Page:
This week on Bustle, contributor Megan Reid covered the story of Nikki Giovanni, one of the most foremost surviving figures of the Black Arts Movement of the 1960s, which also included the Amiri Baraka, founder of BARTS in the wake of the assassination of Malcolm X. Her 34th poetry collection releases in October of 2020. What does this have to do with Nikki Giovanni? A whole lot, as it turns out. As Megan Reid sums it up, “She self-published her electrifyingly vernacular poetry to wild success, selling about 20,000 copies of her first two collections, and was already recognized as one of the preeminent artists of the Black Power generation alongside fellow writers and activists like Angela Davis, Toni Morrison, and her good friend Maya Angelou.” And that’s just where her authorial story starts, publicly speaking––she has become a voice for so many who rarely saw their experiences transformed into public art. We cannot recommend reading Reid’s full interview wit her on Bustle.

Storytelling is often a political act (although this often depends on how you define both ‘storytelling’ and ‘political’), but rarely have we seen a decade of presidential politics so steeped in story (both for and against, Republican and Democrat in takes, or polarizing in how each story is received. This month, however, is an unusual one in that the storytelling platform in question is one affiliated with self-publishing, and this has brought the democratizing power of indie options back into the limelight. As the New York Times’ Elizabeth A. Harris and Annie Karni put it, “His plans to self-publish, however, along with the book’s unconventional rollout and distribution plan, make it something of a curiosity in publishing circles.” Now let us pause for a second to roll our eyes––not at the book author, but at the kind of highbrow exceptionalism that it takes for newspaper companies that also celebrate their identities as “tastemakers” and “literary gatekeepers” to call the fundamental nature of self-publishing a “curiosity.” We love occasional highbrow moments ourselves––fresh-ground coffee really is superior, and looseleaf tea knows what it’s about––but it seems a bit self-serving at this point for the literary establishment to dismiss self-publishing because of its (new this month!) association with politics. At least it’s a step up from being stigmatized simply for existing? Much of the rest of the article focuses on continuing to cast shade at the author, and color us disappointed to see self-publishing so poorly thought of that anyone associated with it must automatically lose face within the literary establishment. We’d really prefer for the world to see us as we really are, supporting the freedom of expression across the political spectrum. Democracy is the stronger for having self-publishing in the mix.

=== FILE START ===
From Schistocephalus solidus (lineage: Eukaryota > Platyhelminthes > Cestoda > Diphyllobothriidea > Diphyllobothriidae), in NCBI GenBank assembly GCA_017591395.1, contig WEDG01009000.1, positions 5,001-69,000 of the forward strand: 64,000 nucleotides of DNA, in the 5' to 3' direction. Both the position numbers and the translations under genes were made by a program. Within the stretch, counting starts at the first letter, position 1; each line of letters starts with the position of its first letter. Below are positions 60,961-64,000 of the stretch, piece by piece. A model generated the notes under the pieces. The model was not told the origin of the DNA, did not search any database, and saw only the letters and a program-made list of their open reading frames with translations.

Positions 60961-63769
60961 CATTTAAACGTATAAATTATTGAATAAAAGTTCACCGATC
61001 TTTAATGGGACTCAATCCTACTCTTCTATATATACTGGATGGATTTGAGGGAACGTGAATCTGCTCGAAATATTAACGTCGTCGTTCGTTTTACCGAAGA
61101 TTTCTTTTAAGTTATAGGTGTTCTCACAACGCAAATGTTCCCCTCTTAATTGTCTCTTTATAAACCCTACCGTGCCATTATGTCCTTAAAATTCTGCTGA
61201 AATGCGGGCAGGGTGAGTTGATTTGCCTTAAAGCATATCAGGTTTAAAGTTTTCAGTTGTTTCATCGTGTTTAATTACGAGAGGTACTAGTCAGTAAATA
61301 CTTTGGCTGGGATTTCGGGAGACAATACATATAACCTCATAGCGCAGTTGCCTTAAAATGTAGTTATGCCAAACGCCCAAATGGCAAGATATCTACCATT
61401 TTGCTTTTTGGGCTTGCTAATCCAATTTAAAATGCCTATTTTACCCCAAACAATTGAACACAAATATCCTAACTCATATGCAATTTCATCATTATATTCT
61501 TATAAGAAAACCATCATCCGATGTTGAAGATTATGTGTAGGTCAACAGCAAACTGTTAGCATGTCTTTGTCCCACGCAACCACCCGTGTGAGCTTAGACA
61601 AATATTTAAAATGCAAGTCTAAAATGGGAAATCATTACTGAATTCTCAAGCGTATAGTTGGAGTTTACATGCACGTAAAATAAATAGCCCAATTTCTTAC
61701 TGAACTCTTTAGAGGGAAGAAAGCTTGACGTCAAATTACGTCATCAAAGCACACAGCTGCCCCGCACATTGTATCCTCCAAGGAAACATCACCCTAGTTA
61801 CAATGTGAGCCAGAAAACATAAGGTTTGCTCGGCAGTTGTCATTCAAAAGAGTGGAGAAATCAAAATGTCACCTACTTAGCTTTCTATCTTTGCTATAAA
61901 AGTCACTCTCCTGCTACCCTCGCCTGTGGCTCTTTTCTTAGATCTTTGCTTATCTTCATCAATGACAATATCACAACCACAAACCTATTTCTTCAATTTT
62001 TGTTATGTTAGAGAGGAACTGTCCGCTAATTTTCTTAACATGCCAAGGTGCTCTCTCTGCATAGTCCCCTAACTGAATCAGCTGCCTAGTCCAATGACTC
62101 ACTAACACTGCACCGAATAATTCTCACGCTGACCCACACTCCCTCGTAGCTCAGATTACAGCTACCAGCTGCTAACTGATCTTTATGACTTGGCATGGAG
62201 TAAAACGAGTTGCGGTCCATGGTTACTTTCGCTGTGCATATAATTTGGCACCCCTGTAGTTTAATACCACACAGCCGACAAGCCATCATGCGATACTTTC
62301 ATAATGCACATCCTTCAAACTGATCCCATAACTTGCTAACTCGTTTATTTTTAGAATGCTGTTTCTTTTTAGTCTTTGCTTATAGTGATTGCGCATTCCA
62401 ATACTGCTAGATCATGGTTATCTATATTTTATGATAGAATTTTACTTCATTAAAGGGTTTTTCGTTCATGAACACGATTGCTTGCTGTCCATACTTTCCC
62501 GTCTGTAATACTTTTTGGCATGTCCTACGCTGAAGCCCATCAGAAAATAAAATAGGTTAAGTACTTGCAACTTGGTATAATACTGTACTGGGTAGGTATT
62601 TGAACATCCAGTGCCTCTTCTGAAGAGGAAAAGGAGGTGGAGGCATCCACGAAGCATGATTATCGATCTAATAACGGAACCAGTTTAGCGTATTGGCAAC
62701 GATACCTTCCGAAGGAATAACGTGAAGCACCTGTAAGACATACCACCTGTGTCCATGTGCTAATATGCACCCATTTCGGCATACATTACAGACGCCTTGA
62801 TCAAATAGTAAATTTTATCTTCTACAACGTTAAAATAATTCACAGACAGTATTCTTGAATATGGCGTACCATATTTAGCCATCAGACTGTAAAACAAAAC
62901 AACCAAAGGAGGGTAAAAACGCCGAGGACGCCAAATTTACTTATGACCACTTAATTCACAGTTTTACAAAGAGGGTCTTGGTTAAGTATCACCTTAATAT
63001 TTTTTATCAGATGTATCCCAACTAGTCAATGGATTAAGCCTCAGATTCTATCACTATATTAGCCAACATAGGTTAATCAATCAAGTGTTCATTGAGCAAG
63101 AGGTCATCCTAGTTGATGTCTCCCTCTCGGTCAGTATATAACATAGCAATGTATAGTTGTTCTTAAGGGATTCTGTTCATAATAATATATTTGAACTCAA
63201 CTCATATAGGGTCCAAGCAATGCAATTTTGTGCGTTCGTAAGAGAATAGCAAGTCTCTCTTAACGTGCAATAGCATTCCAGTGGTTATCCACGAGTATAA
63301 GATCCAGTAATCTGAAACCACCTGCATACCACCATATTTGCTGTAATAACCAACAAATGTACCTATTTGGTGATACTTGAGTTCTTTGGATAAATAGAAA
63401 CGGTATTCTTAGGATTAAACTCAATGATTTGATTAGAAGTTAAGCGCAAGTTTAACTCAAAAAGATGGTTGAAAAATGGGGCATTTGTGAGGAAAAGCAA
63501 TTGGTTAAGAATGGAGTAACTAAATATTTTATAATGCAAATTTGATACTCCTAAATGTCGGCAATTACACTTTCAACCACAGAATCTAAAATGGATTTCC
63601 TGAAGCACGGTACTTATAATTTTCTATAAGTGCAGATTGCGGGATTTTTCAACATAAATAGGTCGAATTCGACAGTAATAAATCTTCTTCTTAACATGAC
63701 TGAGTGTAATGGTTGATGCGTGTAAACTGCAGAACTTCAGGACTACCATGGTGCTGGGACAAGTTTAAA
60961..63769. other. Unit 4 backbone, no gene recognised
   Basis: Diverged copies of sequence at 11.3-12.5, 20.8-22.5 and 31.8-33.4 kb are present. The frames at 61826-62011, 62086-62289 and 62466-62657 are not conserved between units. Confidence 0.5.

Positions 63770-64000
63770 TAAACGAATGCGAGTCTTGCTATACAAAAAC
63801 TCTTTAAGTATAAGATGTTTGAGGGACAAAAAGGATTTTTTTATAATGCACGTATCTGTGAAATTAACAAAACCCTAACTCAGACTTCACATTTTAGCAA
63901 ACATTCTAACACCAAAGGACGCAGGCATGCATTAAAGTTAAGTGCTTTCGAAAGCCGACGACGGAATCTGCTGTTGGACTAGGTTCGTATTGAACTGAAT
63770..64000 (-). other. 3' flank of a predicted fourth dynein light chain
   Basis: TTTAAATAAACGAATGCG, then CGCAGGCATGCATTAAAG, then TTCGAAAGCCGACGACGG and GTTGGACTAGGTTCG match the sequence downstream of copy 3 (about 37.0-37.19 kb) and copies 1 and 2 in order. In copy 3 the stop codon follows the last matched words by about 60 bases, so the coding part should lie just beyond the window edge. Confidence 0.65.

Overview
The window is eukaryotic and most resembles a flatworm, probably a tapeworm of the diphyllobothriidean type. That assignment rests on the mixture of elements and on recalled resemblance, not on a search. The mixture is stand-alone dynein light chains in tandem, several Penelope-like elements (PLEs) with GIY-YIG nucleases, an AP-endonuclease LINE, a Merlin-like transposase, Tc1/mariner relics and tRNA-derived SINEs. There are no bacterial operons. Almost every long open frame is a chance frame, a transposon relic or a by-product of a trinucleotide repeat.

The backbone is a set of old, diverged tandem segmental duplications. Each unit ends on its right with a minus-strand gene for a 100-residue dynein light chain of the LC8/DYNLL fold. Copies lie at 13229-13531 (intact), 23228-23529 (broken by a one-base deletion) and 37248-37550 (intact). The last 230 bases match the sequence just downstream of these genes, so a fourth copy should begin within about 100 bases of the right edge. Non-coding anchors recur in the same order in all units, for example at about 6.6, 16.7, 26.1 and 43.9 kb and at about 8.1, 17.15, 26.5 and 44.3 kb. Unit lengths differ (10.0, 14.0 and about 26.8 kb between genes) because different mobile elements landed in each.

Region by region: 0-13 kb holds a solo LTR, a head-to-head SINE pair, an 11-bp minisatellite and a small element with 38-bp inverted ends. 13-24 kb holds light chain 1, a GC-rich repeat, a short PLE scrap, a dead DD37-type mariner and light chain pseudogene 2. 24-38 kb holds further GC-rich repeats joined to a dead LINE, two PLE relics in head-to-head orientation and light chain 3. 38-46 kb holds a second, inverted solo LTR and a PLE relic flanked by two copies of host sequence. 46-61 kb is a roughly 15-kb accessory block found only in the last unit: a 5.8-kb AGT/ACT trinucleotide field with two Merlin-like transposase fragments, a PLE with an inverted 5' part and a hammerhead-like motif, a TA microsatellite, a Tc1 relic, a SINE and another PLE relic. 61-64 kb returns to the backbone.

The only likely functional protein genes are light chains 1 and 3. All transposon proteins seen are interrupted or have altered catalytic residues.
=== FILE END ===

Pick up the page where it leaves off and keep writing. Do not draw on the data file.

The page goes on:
spa-news

As a self-publishing author, you may find it helpful to stay up-to-date on the trends and news related to the self-publishing industry.This will help you make informed decisions before, during and after the self-publishing process, which will lead to a greater self-publishing experience. To help you stay current on self-publishing topics, simply visit our blog each month to find out the hottest news. If you have other big news to share, please comment below.